Theresa May is now Prime Minister, and the coverage was predictably nauseating. Bereft of internet a few days into life at new digs, I sat and watched it on News 24.
Neutrality means offering as broad a range of viewpoints as possible, and not favouring any of them. The BBC always claims it’s neutral, but that’s not what it does at all. Instead, for decades, it’s consistently done something very different: portray anyone or anything conforming to the neoliberal-authoritarian post-Thatcherite consensus in a favourable light (being mildly critical at very best, fawningly biased at worst), and relentlessly undermine anyone who deviates from it. Being pro-establishment and anti-dissident, after all, is basically the default setting of British public life.
Theresa May has clearly decided to try and paint herself as being more left-wing than Cameron and Osborne.She filled her first speech outside Number Ten with egalitarian-populist references to struggling provincial Britain, and liberally bashed ‘the privileged few’.
Considering the Conservative Party is basically the parliamentary wing of the ‘privileged few’, it’s obviously staggeringly unlikely she’ll come good on any of that leftish rhetoric. Theresa May’s just spent six years inside the most right-wing, socially divisive government since Thatcher’s. In the same speech she banged on about wanting to champion working-class people against ‘the mighty’, she praised David Cameron, a man who oversaw the richest thousand people doubling their wealth and terminal cancer patients being told to get a job or lose their benefits, for his legacy of ‘social justice’.
But when Laura Kuennsberg and friends commented on her first Prime Ministerial sermon to the press, it was with a total lack of cynicism. They duly noted it was an unsurprising un-Tory-like speech to have given, but at no stage did they state the blazingly obvious – that it was almost certainly just cynical political posturing, designed to compound Labour’s woes, win over floating progressive voters, and distinguish herself from her widely-hated predecessors.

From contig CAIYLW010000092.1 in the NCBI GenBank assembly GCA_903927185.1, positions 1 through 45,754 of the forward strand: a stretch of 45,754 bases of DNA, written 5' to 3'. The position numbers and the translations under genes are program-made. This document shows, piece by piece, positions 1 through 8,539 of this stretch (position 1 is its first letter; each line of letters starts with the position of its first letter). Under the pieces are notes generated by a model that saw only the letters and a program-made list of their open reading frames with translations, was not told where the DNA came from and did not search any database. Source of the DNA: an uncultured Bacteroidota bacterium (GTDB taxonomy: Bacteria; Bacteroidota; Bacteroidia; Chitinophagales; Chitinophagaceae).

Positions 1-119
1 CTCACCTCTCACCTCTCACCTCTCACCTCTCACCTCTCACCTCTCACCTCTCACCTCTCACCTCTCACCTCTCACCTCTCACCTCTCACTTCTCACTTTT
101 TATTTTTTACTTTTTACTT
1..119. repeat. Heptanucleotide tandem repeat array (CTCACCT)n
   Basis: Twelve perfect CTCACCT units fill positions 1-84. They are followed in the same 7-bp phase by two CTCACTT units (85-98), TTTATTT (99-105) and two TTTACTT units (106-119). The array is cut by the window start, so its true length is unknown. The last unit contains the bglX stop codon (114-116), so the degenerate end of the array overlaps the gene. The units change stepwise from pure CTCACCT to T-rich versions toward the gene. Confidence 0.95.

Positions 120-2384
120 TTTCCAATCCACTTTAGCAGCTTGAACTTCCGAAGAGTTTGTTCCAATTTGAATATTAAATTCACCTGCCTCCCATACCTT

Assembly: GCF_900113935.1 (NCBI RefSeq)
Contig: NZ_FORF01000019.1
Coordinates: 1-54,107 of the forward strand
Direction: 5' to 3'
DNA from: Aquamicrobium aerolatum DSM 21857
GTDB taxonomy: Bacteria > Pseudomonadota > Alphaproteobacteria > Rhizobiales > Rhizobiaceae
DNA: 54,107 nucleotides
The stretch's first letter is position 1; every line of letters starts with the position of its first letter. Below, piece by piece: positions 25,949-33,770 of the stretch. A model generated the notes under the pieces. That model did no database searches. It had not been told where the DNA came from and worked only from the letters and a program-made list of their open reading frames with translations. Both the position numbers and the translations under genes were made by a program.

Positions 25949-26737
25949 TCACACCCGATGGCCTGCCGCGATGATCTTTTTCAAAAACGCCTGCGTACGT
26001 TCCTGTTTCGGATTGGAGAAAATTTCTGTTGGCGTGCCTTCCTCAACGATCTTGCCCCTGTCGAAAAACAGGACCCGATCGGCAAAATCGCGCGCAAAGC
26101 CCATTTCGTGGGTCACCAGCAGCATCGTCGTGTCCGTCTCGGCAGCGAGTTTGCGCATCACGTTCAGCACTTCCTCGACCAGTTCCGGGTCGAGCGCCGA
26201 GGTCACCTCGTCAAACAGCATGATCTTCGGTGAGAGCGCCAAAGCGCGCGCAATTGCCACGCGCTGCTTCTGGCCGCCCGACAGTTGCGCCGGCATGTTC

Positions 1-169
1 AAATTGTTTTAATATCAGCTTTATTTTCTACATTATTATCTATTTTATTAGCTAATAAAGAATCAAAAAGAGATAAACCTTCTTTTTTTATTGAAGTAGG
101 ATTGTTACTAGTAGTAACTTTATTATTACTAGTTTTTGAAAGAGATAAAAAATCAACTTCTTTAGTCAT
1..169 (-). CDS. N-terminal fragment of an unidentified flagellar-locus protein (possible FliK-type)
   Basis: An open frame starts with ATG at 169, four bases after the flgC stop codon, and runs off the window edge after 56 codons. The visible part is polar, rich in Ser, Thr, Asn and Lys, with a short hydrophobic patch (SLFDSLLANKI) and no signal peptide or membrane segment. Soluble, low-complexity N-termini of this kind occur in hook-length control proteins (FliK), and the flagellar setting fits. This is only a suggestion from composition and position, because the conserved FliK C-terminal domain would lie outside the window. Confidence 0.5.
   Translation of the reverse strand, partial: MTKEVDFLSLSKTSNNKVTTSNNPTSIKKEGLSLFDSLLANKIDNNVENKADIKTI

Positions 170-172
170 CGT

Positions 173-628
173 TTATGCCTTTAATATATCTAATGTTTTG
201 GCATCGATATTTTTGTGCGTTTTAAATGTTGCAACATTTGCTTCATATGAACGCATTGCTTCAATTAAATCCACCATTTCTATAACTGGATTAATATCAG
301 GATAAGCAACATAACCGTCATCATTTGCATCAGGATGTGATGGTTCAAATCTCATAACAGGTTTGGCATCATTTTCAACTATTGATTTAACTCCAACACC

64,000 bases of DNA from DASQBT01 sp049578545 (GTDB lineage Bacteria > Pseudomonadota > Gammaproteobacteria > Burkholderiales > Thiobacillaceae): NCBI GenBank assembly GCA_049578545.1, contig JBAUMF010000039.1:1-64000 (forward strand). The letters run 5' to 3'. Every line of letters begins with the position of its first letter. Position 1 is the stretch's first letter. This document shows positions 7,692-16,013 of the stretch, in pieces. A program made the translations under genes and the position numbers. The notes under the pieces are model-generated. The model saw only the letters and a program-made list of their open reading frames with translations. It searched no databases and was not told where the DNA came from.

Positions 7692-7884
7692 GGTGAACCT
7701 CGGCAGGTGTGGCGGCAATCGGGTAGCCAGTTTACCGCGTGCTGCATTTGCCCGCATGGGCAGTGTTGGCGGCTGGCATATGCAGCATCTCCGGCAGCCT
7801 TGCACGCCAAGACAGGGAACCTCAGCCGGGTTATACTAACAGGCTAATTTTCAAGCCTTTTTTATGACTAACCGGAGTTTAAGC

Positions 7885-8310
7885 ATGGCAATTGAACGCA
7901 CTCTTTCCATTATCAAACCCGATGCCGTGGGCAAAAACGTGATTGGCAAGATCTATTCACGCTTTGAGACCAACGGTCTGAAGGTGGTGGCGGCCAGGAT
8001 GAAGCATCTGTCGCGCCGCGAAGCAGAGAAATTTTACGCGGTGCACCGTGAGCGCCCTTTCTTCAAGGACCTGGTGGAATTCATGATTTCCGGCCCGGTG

Realistically, that was a lot to expect from the professional news drones – but they didn’t cut to anyone else who might offer a more critical perspective, either. There were plenty of people to choose from – they ignored it as much as they could, until Kuennsberg briefly mentioned it at the very end in relation to the ‘difficulties’ the incoming PM faced, but May was constantly having to contend with bellowing protestors just outside the Downing Street gates.
Basically, whatever Theresa May wanted to say, no matter how outlandish or lie-filled, they’d unquestioningly broadcast without the slightest bit of critical commentary. They might as well have just sent the cameraman and had the afternoon off.
But as ever on these ‘grand’ occasions, you got the sense they were actually quite enjoying themselves. They wheeled out Huw Edwards and taxpayer-funded feudalism fetishist Nicholas Witchell, usually reserved for Royal love-ins, to commentate over tedious images of May’s car trundling to and from Buckingham Palace to visit Mrs Windsor. They had great fun speculating about who would and wouldn’t be in the new cabinet.
And, when it was all over, they cut to a stomach-churning montage of ‘the greatest scenes of the day’. Over West Wing-esque stately orchestral music, images of Cameron being applauded by Tory MPs, Cameron’s kooky it’s-my-last-day jokes in parliament, Cameron thanking his children and ‘the love of his life’, rounded off with another propagandising blast of May’s ‘not a privileged few’ soundbite.
If you knew nothing about politics, and watched all that for half an hour or so before tea, you’d come away with the impression that David Cameron did a fairly good job in tough circumstances, that he’s a nice, decent, family guy, and probably feel a bit sad that he was leaving – but ultimately relieved he was being replaced by someone as experienced and fair-minded as Mrs May. In other words, exactly what Conservative Central Office would want you to think.
Objective reality – that Cameron led one of the most brutally divisive governments in modern history, systematically scapegoated and abused the weakest, most vulnerable people in society, used a financial meltdown caused by superrich criminals and myths about how economies work to further a fanatical three-decades-old project to destroy what’s left of the welfare state and irreversibly shift the balance of power in favour of a big business-backed oligarchy, etc – didn’t get a look-in.
At very least, though, it left us with quite a good metaphor for modern Britain – elite politics talking at elite media in a fortified enclave of central London (with both ignoring the angry representatives of the country’s politically conscious minority protesting outside), millions passively watching it at home on telly, and millions more who just couldn’t give a damn.